Contrary to popular belief, the summer heat is tougher on your car battery than the winter chill. This is largely due to the corrosion processes that take place.
Batteries are damaged by the summer heat, which causes failure to start in winter, which is when higher starting currents are required.
While various factors contribute to this damage, South Africa’s trusted battery specialists have narrowed it down to the following two major factors.
Hot weather could contribute to a common problem in car batteries – overcharging. The heat causes the internal voltage regulator and alternator to allow overcharging of the battery, which causes a slow death of your car battery. This can result in your battery failing, and often at the most inconvenient time if Murphy’s Law has anything to do with it.
The heat can cause the positive grids of your battery to corrode and deteriorate slowly. This results in a gradual reduction of cranking power, finally reaching the point where your car does not start.
It is tempting to think that while your car starts, nothing could possibly be wrong, but a faulty battery can strike at any time. In addition to the unexpected failure of your battery, a faulty battery could possibly cause further damage to your car by impacting components such as the onboard computer systems and possibly the Engine Control Unit (ECU).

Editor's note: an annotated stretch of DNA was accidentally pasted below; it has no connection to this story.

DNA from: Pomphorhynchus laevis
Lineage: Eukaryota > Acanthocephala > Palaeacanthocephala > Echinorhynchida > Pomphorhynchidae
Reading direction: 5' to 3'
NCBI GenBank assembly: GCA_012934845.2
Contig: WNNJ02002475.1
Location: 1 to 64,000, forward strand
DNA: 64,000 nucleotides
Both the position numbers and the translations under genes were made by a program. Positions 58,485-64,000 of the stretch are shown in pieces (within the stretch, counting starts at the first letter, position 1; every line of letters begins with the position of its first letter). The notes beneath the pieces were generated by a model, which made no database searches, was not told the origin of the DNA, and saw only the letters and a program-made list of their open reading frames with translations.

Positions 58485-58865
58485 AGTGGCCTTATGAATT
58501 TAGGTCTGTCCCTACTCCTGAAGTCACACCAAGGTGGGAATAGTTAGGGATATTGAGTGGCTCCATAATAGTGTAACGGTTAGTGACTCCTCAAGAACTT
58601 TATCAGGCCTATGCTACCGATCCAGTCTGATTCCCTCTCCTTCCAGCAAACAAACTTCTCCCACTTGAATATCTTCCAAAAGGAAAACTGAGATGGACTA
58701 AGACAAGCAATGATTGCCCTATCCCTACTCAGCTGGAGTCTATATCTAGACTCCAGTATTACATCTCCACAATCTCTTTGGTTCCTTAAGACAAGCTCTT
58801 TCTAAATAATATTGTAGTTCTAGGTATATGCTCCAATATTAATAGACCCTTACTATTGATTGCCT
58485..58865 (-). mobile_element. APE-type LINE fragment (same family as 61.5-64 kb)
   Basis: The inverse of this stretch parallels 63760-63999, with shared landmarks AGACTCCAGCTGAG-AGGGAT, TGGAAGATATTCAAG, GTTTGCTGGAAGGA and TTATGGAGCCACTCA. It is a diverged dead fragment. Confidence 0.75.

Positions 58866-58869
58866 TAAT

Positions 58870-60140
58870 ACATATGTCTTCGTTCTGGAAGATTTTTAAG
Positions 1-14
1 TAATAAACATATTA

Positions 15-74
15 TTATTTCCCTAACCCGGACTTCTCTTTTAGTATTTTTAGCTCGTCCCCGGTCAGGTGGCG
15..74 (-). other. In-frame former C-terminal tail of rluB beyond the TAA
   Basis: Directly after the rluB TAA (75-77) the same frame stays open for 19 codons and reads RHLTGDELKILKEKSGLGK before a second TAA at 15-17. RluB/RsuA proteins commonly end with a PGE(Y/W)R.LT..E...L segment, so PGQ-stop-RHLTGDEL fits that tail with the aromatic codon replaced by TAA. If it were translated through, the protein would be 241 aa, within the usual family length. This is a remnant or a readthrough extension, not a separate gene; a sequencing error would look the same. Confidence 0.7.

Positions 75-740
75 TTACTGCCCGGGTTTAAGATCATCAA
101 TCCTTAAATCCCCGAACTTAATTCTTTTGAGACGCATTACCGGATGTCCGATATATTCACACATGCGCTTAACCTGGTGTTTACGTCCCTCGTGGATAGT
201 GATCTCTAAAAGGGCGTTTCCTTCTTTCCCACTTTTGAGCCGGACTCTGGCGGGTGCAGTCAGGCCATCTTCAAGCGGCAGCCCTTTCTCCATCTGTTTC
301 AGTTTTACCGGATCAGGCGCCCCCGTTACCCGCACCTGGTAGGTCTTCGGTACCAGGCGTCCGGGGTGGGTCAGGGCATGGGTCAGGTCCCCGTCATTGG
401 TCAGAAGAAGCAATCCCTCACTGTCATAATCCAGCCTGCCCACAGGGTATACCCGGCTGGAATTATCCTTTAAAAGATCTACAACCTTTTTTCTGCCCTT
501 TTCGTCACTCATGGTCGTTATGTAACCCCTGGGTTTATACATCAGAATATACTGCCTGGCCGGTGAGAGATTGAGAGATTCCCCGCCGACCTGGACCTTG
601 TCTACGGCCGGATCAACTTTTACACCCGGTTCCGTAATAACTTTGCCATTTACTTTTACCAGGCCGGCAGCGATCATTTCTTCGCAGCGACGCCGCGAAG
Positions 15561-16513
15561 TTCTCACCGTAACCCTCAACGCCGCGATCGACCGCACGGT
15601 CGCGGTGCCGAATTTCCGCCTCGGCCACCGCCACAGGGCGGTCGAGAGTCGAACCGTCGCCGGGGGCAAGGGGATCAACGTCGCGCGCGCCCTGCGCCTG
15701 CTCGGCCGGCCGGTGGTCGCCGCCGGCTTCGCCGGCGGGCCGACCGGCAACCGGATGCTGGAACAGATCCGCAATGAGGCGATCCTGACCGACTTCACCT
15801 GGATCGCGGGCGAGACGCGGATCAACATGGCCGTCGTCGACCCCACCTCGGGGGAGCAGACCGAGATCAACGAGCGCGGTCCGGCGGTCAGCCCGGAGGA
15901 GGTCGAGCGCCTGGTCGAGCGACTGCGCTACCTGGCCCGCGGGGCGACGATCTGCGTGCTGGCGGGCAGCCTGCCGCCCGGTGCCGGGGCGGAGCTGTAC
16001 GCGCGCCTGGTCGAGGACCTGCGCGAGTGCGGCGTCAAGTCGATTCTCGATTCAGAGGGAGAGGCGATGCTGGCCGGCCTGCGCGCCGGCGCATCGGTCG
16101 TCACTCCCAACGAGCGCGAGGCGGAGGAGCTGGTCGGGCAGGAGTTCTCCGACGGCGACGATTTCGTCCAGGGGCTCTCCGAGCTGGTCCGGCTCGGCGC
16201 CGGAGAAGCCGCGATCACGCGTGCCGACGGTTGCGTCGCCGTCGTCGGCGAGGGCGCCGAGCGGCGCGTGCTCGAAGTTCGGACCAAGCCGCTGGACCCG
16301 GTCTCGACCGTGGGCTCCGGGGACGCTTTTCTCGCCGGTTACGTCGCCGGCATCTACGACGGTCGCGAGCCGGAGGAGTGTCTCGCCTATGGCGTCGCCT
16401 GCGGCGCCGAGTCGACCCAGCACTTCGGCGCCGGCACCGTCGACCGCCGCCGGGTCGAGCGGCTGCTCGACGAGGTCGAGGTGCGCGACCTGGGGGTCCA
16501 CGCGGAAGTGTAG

Preventing damage to your car battery
You may not be able to avoid the heat, but good maintenance will go a long way to help minimise potential damage.
- Routine inspections: Be sure to have your battery, alternator and starter assessed at least twice a year. This is proactive and is done for free at any Battery Centre countrywide.
- Keep the terminals clean: By keeping the terminals clean, you prolong the life of your battery. Do so at least once a month if necessary by using a mixture of baking soda, water and an old toothbrush to scrub the grime off the terminals.
- Turn off all electric components when you turn off the car: Always be sure to turn off the radio, unplug mobile chargers and check that the lights are turned off before getting out of your car.
What to do if your car battery is faulty
Consider having a faulty battery replaced by South Africa’s trusted battery specialists. Not only will they give you a full report on the health of your battery, they are the trusted supplier to most OEM’s.